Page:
…And there are ALMOST NO USEFUL POINTS for me to study and apply.

Most success biographies I’ve found to be this way.

In any case, the dude in the dilbert comics talks about one concept that was a game changer for me:

Every skill you acquire doubles your odds of success.

He says in his book that he’s a mediocre cartoonist, and mediocre in terms of how funny he is, and mediocre at most other skills in business that he has.

How did he become a multimillionaire then?

The fact that he knew a little bit of drawing + a little bit of comedy + a little bit of marketing + a little bit of entrepreneurship = a 1+1 = 10 effect.

Your Lesson: If you are pissing away time right now, or are wondering how to get ahead, focus on acquiring new SKILLS. I’ll define skills in a second, and how to actually systematize this habit.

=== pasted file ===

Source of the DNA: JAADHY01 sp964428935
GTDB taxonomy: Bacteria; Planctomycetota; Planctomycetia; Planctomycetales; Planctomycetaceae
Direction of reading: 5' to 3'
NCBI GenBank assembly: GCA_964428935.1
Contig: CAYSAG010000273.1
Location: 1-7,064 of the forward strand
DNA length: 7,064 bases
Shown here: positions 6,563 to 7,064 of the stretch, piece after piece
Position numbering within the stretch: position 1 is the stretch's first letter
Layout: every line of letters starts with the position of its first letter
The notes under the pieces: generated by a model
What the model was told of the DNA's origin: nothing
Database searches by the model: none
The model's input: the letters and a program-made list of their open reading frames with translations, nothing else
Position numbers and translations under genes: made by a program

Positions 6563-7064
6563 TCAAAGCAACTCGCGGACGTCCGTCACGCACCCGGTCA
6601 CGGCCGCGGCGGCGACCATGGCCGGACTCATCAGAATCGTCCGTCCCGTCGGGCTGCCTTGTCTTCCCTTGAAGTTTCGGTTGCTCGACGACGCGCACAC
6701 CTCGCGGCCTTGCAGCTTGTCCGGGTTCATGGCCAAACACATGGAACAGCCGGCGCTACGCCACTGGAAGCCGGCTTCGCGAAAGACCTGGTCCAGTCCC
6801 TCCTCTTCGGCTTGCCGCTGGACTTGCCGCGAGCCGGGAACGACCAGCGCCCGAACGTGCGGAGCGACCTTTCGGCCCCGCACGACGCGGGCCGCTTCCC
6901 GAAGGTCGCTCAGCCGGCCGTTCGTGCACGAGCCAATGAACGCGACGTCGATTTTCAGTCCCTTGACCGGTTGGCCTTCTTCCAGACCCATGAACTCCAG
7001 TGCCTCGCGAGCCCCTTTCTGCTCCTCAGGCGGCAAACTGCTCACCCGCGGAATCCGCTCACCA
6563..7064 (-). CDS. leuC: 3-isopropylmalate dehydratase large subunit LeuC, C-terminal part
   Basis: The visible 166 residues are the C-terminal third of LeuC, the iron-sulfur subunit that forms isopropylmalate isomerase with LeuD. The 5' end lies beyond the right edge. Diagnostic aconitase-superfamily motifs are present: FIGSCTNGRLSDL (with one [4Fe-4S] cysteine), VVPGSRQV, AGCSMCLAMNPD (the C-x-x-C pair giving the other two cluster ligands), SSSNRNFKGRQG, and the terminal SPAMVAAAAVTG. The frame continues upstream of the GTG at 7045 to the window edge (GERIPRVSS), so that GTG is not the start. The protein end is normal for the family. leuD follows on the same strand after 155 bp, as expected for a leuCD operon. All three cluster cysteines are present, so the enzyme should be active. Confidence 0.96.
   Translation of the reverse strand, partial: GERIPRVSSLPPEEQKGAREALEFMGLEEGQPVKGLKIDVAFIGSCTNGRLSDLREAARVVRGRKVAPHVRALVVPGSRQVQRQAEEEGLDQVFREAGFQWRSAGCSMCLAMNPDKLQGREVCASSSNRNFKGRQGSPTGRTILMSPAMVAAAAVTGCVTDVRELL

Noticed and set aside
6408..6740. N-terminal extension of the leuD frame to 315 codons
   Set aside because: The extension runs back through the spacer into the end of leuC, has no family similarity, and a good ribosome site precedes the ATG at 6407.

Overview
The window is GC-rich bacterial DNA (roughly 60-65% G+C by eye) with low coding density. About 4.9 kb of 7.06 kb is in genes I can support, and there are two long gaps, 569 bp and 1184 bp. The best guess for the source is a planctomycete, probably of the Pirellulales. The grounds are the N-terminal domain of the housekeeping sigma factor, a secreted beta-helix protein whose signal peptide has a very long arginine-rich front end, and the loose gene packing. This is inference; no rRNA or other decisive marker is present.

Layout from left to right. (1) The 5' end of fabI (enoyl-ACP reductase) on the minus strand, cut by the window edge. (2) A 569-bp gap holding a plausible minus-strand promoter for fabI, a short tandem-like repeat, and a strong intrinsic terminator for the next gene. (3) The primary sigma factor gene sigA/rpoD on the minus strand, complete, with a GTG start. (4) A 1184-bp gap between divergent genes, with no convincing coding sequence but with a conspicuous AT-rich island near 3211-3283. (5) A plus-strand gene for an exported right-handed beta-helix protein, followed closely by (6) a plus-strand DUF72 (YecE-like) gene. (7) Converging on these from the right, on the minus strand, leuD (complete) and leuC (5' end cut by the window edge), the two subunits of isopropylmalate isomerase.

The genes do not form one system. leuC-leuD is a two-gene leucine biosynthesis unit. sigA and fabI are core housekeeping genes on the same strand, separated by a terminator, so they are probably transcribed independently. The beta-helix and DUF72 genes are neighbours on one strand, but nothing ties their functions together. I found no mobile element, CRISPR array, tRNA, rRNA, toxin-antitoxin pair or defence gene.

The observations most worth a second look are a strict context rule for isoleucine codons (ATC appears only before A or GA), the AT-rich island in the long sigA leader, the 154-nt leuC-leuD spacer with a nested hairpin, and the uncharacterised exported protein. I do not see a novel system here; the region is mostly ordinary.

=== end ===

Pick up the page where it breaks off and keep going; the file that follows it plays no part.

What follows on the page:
If you know a bit of marketing, a bit of online business, a bit of guitar, a bit of public speaking, those can all come together in VERY unique ways to serve as a competitive advantage at a job, or your own business.

Strategy #5: Earl Nightingale – One Hour a Day


So how do you regularly do this and acquire skills?

One of my favorite audiobooks is by Earl Nightingale and is called The Essence of Success.

He talks about passing a bunch of unemployed blue collar workers one day complaining about their lack of job prospects, and he asks: “Don’t you guys have any other skills? In 20 years of free time, you could’ve become an open heart surgeon in an hour a day.”

It gave me a huge aha moment, and anytime I needed to truly succeed, I started devoting one hour a day to skill acquisition, OR focusing on a project. Here’s what I mean.

Writing a book: For example, I wrote my book in one hour a day.

Think of that – just one hour a day, for 100 days. It didn’t take decades, it wasn’t grueling, and I almost never had writer’s block.

Most people think that achieving big things is a matter of massive effort – I take almost the opposite approach.

What are the few things I can be world-class consistent at, patient, and then see come to fruition?